7.4 Transportation Impacts
Impacts to the transportation system depend on the incident. Two of the incidents resulted in little to no impact on the local transportation systems, while two others did have an impact.
There appeared to be no impact to the transportation system due to the El Dorado incident. The police department cordoned off the evacuation zone, and traffic was rerouted through town. The main north-south roadway, US 167, was closed, but traffic was rerouted around the downtown. This incident happened on a Sunday morning, but if it had occurred during the week, there would have been little impact on the traffic system.
However, since the residents of the nursing homes and prisoners at the county jail facility are without personal vehicles, ambulances and school buses were used to evacuate the nursing home residents and school buses were used to evacuate the prisoners.
Predominately, the method of transportation for the nursing home residents was the use of buses; however, approximately 15 to 33 residents required the use of ambulances for their evacuation. Six ambulances were utilized to evacuate these residents. Four ambulances were from the city and two were from the county.
There appeared to be little impact to the transportation system due to the Graniteville incident. The Aiken County Sheriff’s Office cordoned off the evacuation zone and traffic was rerouted through the community. The main thoroughfare (Aiken/Augusta highway), a four-lane roadway connecting Aiken, South Carolina, to Augusta, Georgia, was closed for over a week, but traffic was rerouted through the area onto parallel roads or Interstate 20.
In addition, roadblocks were established around the incident zone, and a curfew (dusk to dawn) was set to stop unauthorized people from entering the zone.
“Access [was] controlled early through traffic control points established quickly and efficiently due to recent training. Locations [were] determined based on major intersections and information received from 911 distress calls within first 15 minutes. Roadblock placement [was] reevaluated within first 30 minutes, and determined to be adequate based on wind direction and HazMat input,” as reported in the Aiken County Sheriff’s Office After-Action Report.The train manifest from Norfolk Southern was available to fire and police either in 30 minutes or up to 2 hours from the time of the incident. Interviewees expressed cooperation from the railroad in identifying the chemicals.
The Roper Rail Yard, scene of the hazardous material spill, is located near the intersection of Interstates 15 and 80, which were closed. In addition, due to the incident, local streets were also closed.
The police department, department of public safety, and highway patrol were involved in the closing of the roadways. Roadways were quickly blocked with barricades and barrels.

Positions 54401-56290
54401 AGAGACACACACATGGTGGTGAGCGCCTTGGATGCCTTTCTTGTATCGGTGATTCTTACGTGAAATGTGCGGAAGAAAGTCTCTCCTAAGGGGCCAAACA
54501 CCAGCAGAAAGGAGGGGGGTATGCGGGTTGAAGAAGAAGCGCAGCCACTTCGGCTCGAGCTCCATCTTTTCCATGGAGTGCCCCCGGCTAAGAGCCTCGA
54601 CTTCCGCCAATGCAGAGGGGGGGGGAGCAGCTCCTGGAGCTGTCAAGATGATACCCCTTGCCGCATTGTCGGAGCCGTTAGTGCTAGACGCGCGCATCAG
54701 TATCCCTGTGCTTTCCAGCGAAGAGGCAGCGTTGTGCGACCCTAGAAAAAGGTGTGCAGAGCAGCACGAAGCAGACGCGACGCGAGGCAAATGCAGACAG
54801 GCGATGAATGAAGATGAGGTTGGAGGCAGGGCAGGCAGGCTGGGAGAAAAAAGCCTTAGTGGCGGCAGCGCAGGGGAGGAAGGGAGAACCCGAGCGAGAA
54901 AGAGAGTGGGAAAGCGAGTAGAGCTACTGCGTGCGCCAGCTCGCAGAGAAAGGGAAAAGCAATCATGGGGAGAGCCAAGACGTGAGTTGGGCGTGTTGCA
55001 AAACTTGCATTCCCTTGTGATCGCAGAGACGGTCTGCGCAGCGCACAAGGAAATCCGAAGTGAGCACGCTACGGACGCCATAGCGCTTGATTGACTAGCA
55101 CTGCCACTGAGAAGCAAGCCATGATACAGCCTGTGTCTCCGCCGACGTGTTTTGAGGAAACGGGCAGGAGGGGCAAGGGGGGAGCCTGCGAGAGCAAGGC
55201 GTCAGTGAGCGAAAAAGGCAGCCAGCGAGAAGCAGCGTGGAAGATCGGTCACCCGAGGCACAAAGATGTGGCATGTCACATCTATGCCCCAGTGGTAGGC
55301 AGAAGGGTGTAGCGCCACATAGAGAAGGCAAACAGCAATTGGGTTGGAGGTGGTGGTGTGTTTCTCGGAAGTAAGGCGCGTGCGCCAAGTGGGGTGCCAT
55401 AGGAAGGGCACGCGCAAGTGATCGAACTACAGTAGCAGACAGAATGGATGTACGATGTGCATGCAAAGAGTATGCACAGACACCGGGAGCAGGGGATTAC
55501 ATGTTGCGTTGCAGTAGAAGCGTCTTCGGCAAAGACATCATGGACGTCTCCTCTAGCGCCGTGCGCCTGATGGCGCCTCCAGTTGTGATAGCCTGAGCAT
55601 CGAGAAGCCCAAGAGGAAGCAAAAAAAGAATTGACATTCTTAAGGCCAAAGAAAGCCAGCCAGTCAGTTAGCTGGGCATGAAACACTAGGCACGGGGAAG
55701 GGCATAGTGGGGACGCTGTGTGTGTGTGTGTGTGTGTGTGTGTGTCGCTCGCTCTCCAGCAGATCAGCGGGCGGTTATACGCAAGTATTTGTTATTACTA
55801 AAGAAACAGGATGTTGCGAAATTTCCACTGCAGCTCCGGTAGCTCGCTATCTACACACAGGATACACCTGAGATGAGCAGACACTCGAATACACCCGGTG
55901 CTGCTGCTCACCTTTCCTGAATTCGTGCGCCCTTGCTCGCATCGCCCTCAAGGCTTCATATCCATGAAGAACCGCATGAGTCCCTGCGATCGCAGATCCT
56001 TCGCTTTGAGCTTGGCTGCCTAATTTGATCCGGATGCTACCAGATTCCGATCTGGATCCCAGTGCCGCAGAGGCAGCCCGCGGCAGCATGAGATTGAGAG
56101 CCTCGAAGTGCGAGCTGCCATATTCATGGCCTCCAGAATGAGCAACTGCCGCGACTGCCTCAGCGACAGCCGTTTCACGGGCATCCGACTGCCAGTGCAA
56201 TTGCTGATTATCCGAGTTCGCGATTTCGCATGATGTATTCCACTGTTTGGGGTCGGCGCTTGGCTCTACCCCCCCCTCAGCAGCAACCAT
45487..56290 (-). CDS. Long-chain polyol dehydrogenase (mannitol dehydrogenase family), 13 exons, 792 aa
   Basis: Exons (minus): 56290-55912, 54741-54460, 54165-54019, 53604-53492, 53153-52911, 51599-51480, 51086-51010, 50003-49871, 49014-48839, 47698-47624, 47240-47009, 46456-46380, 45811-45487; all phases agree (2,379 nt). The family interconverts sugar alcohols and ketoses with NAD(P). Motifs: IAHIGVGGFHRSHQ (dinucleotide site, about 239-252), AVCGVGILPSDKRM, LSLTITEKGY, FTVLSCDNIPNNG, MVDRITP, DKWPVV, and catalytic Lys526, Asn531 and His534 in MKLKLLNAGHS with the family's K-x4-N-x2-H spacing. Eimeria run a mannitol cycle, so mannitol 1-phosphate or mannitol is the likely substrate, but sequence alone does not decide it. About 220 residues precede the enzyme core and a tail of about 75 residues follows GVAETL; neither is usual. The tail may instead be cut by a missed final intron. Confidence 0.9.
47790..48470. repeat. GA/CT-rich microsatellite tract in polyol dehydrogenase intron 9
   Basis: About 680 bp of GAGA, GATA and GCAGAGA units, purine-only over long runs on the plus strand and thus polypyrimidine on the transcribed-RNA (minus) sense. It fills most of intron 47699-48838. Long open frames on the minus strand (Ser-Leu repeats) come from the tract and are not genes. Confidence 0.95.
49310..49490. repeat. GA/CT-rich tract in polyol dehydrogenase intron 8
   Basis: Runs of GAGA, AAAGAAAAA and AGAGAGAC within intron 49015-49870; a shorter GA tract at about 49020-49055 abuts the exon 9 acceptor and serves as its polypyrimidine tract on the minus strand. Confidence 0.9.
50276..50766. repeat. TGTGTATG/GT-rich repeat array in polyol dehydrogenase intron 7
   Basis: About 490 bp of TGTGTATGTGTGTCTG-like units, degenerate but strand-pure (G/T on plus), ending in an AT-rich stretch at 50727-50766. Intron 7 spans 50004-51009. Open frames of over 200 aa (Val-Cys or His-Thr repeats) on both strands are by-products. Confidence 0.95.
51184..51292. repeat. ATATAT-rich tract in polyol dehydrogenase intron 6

As the neighborhoods were evacuating, the local streets were barricaded with roadblocks to prevent the reentry of residents and the entry of unauthorized personnel.
At approximately 12:45 on Sunday, March 6, 2005, Interstates 15 and 80 were shut down, which took a little more than 1 ½ hours. Initially, Utah Department of Transportation resources were used to close the interstates. Once it was determined that the closure would take longer than anticipated, it was decided to use an authorized traffic management contractor to close down the interstates with barriers and electronic signs.
State troopers were sent to patrol and monitor the closed freeways to ensure motorists did not drive onto the roadways.
The main means of communication to the traveling public was using fixed and portable dynamic message signs, 511 travel services, highway advisory radio, and the commuter link Web site. It was felt that the notification worked well.
There was an initial backup of approximately 1 to 2 miles when the interstates were initially closed, but this was quickly dissipated. While not associated with this incident, the Utah Department of Transportation conducted a public opinion poll and found that 70 percent of people polled would change their travel pattern if information was provided. After the initial closure, traffic was manageable.
There are three main evacuation routes out of Big Bear Valley; one to the west, which was closed, and two that are north and south of the valley. There was concern regarding the loss of the remaining roads as evacuation routes and possible accidents that would slow the progress of evacuees. The emergency community looked into the possibility of staging resources along the evacuation route to push vehicles off the roadway if necessary.
The roadways in the valley did not allow for a quick evacuation. However, there were no incidents on the road; people were patient, and there were no recorded instances of flared tempers. People made the best of the situation.
Now, based on experience, the local emergency management community has an estimated time to evacuate the valley, in case this needs to happen again.
February 6, 2006